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Pharyngeal slit

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Title: Pharyngeal slit  
Author: World Heritage Encyclopedia
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Subject: Gill slit, Chordate, Diversity of fish, Dorsal nerve cord, Lancelet
Collection: Developmental Biology
Publisher: World Heritage Encyclopedia

Pharyngeal slit

 image showing gill slits in acorn worm and tunicate
The presence of gill slits (in blue) in an acorn worm (left) and tunicate (right)

Pharyngeal slits are filter-feeding organs found in non-vertebrate chordates (lancelets and tunicates) and hemichordates living in aquatic environments. These repeated segments are controlled by similar developmental mechanisms. Some hemichordate species can have as many as 200 gill slits.[1] Pharyngeal slits resembling gill slits are transiently present during the embryonic stages of tetrapod development. The presence of gill-like slits in the neck of the developing human embryo famously led Ernst Haeckel to postulate that "ontogeny recapitulates phylogeny"; this hypothesis, while false, contains elements of truth, as explored by Stephen Jay Gould in Ontogeny and Phylogeny.[2] However, it is now accepted that it is the vertebrate pharyngeal pouches and not the neck slits that are homologous to the pharyngeal slits of invertebrate chordates. Gill slits are, at some stage of life, found in all chordates.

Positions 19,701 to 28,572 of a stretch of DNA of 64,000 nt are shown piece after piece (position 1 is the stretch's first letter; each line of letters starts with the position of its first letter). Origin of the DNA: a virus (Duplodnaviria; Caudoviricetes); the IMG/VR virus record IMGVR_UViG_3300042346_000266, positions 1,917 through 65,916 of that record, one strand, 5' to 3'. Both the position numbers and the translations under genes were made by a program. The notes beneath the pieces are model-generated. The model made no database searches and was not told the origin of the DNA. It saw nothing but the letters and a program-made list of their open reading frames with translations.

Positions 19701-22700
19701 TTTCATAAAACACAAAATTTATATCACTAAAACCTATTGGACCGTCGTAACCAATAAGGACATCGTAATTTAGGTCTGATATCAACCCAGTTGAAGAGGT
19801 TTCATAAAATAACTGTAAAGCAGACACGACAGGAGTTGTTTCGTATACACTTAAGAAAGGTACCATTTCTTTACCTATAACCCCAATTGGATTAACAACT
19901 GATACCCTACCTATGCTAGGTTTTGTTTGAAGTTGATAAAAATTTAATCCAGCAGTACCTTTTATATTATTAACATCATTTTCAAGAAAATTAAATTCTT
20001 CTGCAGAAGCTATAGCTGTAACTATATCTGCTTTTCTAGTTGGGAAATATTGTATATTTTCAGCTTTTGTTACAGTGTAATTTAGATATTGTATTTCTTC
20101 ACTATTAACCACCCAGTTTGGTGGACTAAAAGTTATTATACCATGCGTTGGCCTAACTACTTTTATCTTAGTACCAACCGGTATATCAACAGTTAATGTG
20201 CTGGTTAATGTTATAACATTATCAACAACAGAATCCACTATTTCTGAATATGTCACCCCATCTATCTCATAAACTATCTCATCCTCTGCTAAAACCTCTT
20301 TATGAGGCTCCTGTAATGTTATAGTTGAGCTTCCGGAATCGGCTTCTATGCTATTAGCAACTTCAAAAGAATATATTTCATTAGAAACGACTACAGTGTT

Pharyngeal arches in Vertebrates

In vertebrates, the pharyngeal arches are derived from all three germ layers.[3] Neural crest cells enter these arches where they contribute to craniofacial features such as bone and cartilage.[3] However, the existence of pharyngeal structures before neural crest cells evolved is indicated by the existence of neural crest-independent mechanisms of pharyngeal arch development.[4] The first, most anterior pharyngeal arch gives rise to the oral jaw. The second arch becomes the hyoid and jaw support.[3] In fish, the other posterior arches contribute to the brachial skeleton, which support the gills; in tetrapods the anterior arches develop into components of the ear, tonsils, and thymus.[5] The genetic and developmental basis of pharyngeal arch development is well characterized. It has been shown that Hox genes and other developmental genes such as dlx are important for patterning the anterior/posterior and dorsal/ventral axes of the branchial arches.[6] Some fish species have jaws in their throat, known as pharyngeal jaws, which develop using the same genetic pathways involved in oral jaw formation.[7]

Evolution of pharyngeal slits

A phylogeny showing when gill slits may have arisen. It is thought that gill slits were subsequently lost in echinoderms.